How Long Can Camels Go Without Drinking Water?

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Camels can go for well over a week without drinking. Some even say up to 15 days. Camels have adapted so well to the sporadic nature of food and water in their dry and expansive habitat.

How Long Can Camels Go Without Drinking Water?

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Bactrian and Dromedary Camels (Camelus bactrianus and Camelus dromedarius) were both domesticated due to their amazing ability to retain water. Unlike other animals used to carry goods and people through the harsh desert and steppe environments, camels don’t need to drink every day to keep moving. Perfect to keep people and businesses alive in areas where water isn’t easy to come by.

Surprisingly, camels can actually go for nearly 2 weeks without drinking water – even when walking non-stop in reasonably warm conditions. As long as they are eating vegetation along the way and walk at a steady pace – their biological adaptations to desert living are enough to help them survive without any reduction in performance. Vital for traveling through the environments they work in.

Believe it or not though – that although camels are famous for living in deserts and saving water – it is actually the giraffe that can go for the longest without drinking water. Giraffes get enough water from their food that they can go up to 3 weeks without drinking fresh water. This has its advantages too for them – as giraffes are susceptible to attack when they are drinking.

Do Giraffes Eat Meat? – Find the answer here

How Do Camels Survive In The Desert?

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After deciding that their life was going to be in the arid desert landscapes of Africa and the high mountains of Eurasia – camels set about making themselves, true survivors.

Gradually, over time, they shaped their biology to best suit the conditions. Dusty, constantly shifting sand and rocks; little shade and vegetation; minimal freshwater; as well as extremes of temperature (both boiling hot and freezing cold) have all left their mark on the camel’s physiology (the way they look and the way their bodies work). Let’s look at the key ones:

Camels Store Fat In Their Hump

Famously – camels have humps – either one of two of them. These humps contain fat stores rather than pure water and fill up and empty out like a rucksack would on a long walk. Every time they find a glut of food – they fill it up fast – and then eat away at their supplies as they slowly wander from one water source to another. They stock up again when they get the opportunity.

Camels can survive for over a month without eating – sometimes even 2 months – if the conditions are right. They are so much more suited to this kind of existence than any other domestic animal.

Camels Have Long Legs And Wide Feet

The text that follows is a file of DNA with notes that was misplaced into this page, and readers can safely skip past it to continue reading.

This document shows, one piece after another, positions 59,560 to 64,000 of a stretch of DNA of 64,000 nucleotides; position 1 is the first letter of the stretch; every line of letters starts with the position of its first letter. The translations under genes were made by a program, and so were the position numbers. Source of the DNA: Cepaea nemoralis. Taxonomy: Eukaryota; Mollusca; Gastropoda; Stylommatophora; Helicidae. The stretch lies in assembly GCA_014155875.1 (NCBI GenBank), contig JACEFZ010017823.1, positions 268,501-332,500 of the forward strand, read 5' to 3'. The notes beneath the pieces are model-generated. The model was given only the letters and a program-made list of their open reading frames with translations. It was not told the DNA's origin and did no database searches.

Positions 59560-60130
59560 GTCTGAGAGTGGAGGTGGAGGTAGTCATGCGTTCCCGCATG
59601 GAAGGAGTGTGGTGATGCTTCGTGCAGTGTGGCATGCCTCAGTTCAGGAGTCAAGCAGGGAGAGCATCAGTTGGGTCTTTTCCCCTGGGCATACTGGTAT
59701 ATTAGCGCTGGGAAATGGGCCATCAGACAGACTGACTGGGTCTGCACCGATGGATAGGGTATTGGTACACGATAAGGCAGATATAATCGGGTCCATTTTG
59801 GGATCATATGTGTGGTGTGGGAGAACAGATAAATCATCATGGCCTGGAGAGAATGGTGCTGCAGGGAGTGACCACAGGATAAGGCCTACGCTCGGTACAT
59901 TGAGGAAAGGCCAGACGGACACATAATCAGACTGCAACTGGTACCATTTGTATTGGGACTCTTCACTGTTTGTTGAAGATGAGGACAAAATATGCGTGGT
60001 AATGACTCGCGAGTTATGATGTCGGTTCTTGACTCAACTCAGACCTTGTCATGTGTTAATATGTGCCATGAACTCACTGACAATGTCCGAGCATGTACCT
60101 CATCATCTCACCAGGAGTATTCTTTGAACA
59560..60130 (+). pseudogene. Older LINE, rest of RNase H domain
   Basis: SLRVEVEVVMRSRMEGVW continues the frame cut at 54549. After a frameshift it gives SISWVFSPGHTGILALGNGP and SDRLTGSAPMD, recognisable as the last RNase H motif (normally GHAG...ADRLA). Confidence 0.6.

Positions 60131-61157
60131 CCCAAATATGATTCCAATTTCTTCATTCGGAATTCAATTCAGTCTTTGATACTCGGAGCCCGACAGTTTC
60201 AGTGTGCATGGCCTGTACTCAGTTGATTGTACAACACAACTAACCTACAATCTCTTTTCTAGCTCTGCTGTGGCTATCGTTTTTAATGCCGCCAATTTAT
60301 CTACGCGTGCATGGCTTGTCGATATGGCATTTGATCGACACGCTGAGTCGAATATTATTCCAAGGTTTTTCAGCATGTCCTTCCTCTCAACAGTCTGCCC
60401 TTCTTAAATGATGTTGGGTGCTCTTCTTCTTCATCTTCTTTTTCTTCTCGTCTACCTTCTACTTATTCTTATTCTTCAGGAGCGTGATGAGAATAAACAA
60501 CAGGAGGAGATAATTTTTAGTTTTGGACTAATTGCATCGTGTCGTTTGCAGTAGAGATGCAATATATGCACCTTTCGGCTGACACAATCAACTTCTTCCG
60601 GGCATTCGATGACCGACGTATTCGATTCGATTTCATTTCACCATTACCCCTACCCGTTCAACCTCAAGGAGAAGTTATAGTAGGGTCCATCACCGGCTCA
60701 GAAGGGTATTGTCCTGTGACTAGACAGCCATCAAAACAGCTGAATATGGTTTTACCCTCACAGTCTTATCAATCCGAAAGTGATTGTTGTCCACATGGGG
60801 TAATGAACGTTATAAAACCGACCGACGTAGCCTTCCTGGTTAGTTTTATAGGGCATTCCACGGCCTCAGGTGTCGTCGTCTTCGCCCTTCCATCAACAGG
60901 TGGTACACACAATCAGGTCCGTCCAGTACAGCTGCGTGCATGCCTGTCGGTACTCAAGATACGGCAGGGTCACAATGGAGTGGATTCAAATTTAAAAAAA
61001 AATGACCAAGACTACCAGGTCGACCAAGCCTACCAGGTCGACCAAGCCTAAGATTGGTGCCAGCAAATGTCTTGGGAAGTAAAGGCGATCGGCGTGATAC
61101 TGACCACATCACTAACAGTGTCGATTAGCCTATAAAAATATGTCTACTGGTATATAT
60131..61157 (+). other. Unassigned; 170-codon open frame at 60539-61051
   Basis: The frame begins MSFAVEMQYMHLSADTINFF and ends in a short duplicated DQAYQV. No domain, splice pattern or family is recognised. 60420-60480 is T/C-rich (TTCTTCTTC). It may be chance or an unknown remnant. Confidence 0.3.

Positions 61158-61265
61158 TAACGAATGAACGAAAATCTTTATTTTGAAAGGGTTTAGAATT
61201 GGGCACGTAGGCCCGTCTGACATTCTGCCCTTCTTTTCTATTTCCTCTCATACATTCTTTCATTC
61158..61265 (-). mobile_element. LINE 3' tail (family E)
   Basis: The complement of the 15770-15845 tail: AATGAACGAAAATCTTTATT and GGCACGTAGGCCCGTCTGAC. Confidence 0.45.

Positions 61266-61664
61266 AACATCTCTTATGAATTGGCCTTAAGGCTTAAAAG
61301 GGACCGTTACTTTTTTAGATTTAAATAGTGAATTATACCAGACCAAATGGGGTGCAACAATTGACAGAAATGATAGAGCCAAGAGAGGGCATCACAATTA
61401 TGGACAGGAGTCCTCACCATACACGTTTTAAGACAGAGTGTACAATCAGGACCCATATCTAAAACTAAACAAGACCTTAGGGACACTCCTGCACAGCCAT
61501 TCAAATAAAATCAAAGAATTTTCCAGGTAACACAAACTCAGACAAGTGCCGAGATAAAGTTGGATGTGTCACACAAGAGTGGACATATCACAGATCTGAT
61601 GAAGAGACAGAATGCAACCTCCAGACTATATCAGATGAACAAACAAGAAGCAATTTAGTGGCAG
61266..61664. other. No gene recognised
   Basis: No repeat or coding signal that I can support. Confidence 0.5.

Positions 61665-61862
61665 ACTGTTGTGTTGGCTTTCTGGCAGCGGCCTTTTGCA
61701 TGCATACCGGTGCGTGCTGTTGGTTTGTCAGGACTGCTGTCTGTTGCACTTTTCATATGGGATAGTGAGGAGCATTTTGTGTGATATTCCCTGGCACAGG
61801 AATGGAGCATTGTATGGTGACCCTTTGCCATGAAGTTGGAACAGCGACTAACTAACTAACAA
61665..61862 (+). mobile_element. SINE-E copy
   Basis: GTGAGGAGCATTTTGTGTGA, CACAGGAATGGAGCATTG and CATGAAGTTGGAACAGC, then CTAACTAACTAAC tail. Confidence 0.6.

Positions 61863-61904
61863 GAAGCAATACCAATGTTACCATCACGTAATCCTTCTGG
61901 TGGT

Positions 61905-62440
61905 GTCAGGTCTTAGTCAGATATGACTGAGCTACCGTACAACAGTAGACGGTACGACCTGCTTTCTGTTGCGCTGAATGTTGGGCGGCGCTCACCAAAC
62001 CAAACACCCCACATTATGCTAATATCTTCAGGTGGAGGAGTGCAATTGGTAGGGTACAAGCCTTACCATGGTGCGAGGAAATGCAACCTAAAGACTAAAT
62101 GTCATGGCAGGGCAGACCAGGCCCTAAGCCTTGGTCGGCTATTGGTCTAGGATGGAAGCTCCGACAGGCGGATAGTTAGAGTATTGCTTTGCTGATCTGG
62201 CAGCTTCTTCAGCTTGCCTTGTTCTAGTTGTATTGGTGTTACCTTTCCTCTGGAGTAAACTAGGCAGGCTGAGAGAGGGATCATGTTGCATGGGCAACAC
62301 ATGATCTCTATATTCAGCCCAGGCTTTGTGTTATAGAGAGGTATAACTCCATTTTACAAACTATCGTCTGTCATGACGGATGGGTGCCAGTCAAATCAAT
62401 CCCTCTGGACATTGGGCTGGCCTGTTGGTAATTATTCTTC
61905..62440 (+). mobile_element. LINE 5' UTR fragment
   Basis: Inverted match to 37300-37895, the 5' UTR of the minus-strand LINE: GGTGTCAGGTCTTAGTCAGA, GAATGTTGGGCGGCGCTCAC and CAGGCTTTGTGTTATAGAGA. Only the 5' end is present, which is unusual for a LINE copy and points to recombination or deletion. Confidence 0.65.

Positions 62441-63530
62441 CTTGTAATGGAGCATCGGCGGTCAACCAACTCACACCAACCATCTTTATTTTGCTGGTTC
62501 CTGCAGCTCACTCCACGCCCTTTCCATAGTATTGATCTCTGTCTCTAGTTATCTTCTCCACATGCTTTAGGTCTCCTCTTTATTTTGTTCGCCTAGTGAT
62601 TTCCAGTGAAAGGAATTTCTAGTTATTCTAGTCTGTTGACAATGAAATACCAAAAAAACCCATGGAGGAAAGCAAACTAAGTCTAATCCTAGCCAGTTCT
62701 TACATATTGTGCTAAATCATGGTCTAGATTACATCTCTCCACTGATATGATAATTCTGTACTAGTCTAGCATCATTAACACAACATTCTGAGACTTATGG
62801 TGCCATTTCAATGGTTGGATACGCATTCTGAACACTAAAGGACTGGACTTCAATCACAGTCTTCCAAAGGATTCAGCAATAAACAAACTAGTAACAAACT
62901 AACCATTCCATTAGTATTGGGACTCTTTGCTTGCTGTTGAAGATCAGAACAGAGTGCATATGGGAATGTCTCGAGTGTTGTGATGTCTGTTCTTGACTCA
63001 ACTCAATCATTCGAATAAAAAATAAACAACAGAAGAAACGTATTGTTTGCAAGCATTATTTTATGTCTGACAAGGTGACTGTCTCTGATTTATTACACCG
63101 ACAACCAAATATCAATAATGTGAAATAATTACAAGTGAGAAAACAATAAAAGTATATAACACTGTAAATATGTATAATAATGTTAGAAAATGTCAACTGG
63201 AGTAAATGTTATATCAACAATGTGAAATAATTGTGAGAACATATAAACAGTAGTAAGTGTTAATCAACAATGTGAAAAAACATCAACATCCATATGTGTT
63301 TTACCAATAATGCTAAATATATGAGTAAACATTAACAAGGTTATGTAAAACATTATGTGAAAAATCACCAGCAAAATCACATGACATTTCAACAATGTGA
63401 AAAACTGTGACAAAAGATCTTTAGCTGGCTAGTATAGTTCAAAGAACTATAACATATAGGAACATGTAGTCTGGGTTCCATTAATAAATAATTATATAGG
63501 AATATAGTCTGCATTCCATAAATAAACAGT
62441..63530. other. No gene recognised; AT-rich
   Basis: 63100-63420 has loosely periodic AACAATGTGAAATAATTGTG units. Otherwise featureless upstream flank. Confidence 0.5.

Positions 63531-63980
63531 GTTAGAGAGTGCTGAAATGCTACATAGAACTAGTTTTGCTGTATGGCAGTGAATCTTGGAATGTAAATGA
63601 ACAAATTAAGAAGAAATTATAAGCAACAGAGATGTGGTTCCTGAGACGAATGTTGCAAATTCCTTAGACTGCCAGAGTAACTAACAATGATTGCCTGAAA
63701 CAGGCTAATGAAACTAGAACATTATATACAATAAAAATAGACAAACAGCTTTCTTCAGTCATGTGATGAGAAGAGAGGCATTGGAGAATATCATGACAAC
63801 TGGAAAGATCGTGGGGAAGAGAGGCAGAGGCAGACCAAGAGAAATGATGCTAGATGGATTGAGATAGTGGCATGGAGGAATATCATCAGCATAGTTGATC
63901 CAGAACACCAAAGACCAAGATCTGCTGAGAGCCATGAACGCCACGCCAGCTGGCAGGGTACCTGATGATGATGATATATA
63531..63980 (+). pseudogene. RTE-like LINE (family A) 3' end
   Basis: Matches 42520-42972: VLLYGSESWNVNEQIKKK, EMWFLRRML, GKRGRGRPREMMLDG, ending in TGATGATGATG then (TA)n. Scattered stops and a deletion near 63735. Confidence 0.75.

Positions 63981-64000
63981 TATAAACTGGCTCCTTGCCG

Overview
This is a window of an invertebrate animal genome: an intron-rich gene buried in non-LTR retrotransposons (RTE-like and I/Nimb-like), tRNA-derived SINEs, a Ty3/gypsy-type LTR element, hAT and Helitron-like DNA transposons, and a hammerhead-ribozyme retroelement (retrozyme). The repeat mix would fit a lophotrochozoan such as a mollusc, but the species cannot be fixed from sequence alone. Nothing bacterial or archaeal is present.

Due to the rocky ground in the mountains – or the shifting sands in the desert – camels have changed their feet. Instead of the teeny toes and hooves of their llama relatives – they have created wide, flat, and tough feet. Perfect for everything they might come across on their travels.

They still have two separate toes – but they are joined together underneath creating a large thick-skinned pad. This pad prevents damage from sharp surfaces – and also from the burning hot sand.

Their incredibly long legs allow them to stay high up off the ground when walking – preventing them from getting too hot just from walking on the sand. The higher they are – the more air can pass underneath them to create a cooling draft. Even when they lay down – they do so just off the ground to keep themselves away from the warmest spots.

Camels Have Sand-Proof Faces

From years of getting blasted by sand and grit – only the most suitable camels have lived long lives. This means that camels are now well-armed with giant eyelashes! Having two sets of long eyelashes – they can protect their eyes from sand blowing around them. They also have 3 sets of eyelids to help cover and clean their eyes too.

And it isn’t just their eyes that they have protected – they can also completely close their nostrils. If there is sand blowing around – they can stop it from getting up their nose by contracting the muscles. They can totally seal off their nostrils to make sure they don’t inhale anything.

What do Camels Eat? – Find the answer here

Do Camels Die Of Thirst?

They can, however, still die of thirst if everything is against them.

If they are short on food or short on fresh water and they are under extreme stress – then as with any animal – they can only stretch their bodies so far.

Although they can reportedly smell water from over 3km (1.8 miles) away – they can’t always get to it in time – or drink enough in time. But – as they are a domesticated species – this really shouldn’t be an issue if they are well looked after.

Camels can go close to 2 weeks if they are still allowed to eat vegitation. Witout out anything they can still go well over a week. But they can go for upto 2 months on no food. Very impressing. ????????

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